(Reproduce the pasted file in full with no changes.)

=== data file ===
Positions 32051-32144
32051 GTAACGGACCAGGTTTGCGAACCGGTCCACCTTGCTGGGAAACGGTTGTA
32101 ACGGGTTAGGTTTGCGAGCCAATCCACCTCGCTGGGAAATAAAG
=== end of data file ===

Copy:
Positions 32051-32144
32051 GTAACGGACCAGGTTTGCGAACCGGTCCACCTTGCTGGGAAACGGTTGTA
32101 ACGGGTTAGGTTTGCGAGCCAATCCACCTCGCTGGGAAATAAAG